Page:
The first Brazilian-led archaeological mission in Egypt has finished its excavations for this year by unearthing an unheard-of tomb. During the first phase of digging at Theban Tomb 123 (TT 123), in Egypt’s Luxor Necropolis, the crew coordinated by the Federal University of Minas Gerais (UFMG) descended to the bottom of a four meter-plus deep well, where it found another tomb containing seven bodies. The crew has been doing research in Luxor since 2017.
This phase of the Amenenhet Project lasted 48 days and ended on February 25. “We focus on the external structure of TT 123. There was a well on the patio and that led to the finding of a new tomb where seven individuals had been buried. It’s a small, undecorated room, probably dating from what we call the Third Intermediate Period, towards the end of Pharaonic History. The most interesting thing about it is we probably excavated an excavation done by a late 20th century archaeologist,” José Roberto Pellini, a professor at the Department of Anthropology and Archaeology at the School of Philosophy and Human Sciences (Fafich) at UFMG, told ANBA over the phone.
The tomb is considered unheard-of because the Brazilian crew was unable to find any documentation about it. “We know that the tombs in this area haven’t been worked on. For me, this has to do with the fact that there used to be people living here,” said Pellini.
The well atop the tomb is 2×1 meters wide and 4.5 meters deep. “The individuals were in good conditions, but there was probably a collapse of some sort. It took 35 days to dig through everything. Facing the chamber were a few ceramic items that show signs of having been broken and put back together. We found 20th century materials that match the way the local population used to use this well to stock up grains and food. We found lots of ‘qrnawi’” material, the professor explained. According to him, the population that used the tombs as dwelling in past centuries used to call the Theban Necropolis ‘qrna,’ therefore they came to be known as the ‘qrnawi.’
Up to three meters deep, the crew found evidence of people having lived in the tomb – like clothes, food cans and tobacco. Underneath all that were large amounts of pharaonic materials. “It was probably dug up quickly. The bodies found were three adults and four children. We don’t know who they are yet, and probably never will, because there were no decorations or any hints. The remnants are very few. We will keep on studying the materials from this tomb to see if we can get information about what’s possibly a family,” said Pellini, adding that the collapsed limestone and sediments also damaged the mummification of the bodies.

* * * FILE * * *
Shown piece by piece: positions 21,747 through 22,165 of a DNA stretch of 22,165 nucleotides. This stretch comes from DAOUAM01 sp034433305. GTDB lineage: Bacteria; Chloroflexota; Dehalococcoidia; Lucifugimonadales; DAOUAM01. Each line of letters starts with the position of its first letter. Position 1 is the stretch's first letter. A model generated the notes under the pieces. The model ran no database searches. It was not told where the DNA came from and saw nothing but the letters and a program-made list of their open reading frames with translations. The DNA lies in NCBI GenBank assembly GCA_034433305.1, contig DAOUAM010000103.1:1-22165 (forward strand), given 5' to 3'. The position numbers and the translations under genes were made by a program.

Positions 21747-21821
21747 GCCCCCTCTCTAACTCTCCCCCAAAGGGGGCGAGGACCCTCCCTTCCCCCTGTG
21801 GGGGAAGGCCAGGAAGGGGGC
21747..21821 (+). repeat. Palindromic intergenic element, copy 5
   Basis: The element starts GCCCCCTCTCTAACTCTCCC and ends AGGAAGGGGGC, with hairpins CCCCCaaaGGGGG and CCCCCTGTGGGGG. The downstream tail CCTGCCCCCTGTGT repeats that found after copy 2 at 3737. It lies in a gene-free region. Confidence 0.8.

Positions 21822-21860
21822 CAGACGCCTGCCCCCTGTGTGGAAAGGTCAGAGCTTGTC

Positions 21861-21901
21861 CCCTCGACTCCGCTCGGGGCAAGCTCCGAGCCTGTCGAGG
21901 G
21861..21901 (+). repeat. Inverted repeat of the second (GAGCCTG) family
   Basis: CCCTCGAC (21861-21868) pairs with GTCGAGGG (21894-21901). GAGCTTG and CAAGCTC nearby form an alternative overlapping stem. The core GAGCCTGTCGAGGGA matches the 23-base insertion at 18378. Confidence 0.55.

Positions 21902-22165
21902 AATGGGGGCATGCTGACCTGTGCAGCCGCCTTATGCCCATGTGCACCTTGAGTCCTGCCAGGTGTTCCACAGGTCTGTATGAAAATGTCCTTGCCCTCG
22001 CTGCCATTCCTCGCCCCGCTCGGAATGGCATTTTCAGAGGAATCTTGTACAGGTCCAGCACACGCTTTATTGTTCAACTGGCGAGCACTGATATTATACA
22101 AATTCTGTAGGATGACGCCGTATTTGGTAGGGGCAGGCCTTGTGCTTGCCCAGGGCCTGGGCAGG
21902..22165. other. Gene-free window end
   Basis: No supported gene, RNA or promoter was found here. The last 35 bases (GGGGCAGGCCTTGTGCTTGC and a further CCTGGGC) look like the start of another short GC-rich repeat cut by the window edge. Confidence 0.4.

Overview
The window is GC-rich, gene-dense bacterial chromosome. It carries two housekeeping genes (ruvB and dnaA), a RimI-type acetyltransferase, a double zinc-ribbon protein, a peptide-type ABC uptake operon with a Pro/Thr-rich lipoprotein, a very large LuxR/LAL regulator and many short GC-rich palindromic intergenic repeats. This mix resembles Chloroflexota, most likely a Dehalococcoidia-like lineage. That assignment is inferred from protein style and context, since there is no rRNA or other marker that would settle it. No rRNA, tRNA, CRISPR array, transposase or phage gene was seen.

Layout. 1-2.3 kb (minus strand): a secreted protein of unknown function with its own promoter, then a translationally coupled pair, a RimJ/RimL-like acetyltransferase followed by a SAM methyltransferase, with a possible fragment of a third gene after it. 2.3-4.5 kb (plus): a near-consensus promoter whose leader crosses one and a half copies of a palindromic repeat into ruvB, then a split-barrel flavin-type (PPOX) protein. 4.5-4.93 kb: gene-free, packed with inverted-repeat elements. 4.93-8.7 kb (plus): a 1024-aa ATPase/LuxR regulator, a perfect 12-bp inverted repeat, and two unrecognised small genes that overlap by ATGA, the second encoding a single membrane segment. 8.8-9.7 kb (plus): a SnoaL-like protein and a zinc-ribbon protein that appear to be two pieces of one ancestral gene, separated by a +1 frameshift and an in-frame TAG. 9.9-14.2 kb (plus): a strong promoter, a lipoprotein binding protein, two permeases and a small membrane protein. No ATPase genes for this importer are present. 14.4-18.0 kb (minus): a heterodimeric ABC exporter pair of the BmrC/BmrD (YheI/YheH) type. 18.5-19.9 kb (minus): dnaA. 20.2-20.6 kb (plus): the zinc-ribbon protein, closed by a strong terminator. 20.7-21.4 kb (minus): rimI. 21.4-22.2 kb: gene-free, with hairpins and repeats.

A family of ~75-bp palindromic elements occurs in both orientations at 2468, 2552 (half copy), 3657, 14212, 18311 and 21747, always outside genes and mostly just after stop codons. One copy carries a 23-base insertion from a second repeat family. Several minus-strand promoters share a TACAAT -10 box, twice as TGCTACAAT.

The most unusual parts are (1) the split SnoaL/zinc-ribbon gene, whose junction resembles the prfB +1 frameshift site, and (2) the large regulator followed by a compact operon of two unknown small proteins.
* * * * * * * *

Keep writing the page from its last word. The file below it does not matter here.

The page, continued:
One of the findings of the crew’s forensic anthropologist is that some of the subjects had spinal pathologies and were probably submitted to repetitive labor. Now, the crew – which comprises archaeologists, anthropologists and documentation specialists – is back in Brazil, poring over what they collected in Egypt, like photographs, video and measurements.
The next dig will begin between December 2019 and January 2020. It will see the crew go inside TT 123, where there’s a lot of surface material. The archaeologists are aware of a statue room there, and a well where the digging will begin. There’s also a room adjoining the statue area, measuring 3.5×2.5 m, with a 2-meter high ceiling. The professor explains that although three or four mummies are already apparent here, getting to them could take two other excavation phases. This will depend on the statue room well: if what happened this year is any indication, it might harbor even more surprises and finds.
Tombs or houses
One of the subjects researched by the Brazilian-led group are the ‘qrnawi,’ who used the tombs as homes or stables. Around 2000 there was an expelling motion of this population and approximately 10,000 families were taken away from the site. “Materials from this time are usually seen as ‘garbage.’ It is very rare to have archaeologists interested in retrieving this silenced past. This is one of the most important aspects of our project. Since we were trying to retrieve and show interest in this material, it seems that this year there was an agreement and [archaeologists from other countries] started to separate them for us. And we are starting to have a better understanding of how this people used the tombs. That explains aspects of the tomb structure changes, part of this local trade, weather, economy,” highlighted Pellini.
Other important aspect is the Projeto Olhares, which took a group of anthropologists from UFMG to produce photo and video registrations of the experience. The idea is to have the perspectives from team members and from people living there, and this year cameras were available for those interested in participating. Next year, the team expects to continue expanding, starting with paintings and music performances at the tombs area.
The archaeologist revealed that two lectures are already scheduled for next year, in Cairo and Luxor, and they should occur in January. The goal is to show a little of the work done by the team led by Brazilians from the Project Amenenhet.
Translated by Gabriel Pomerancblum & Gabriel Pomerancblum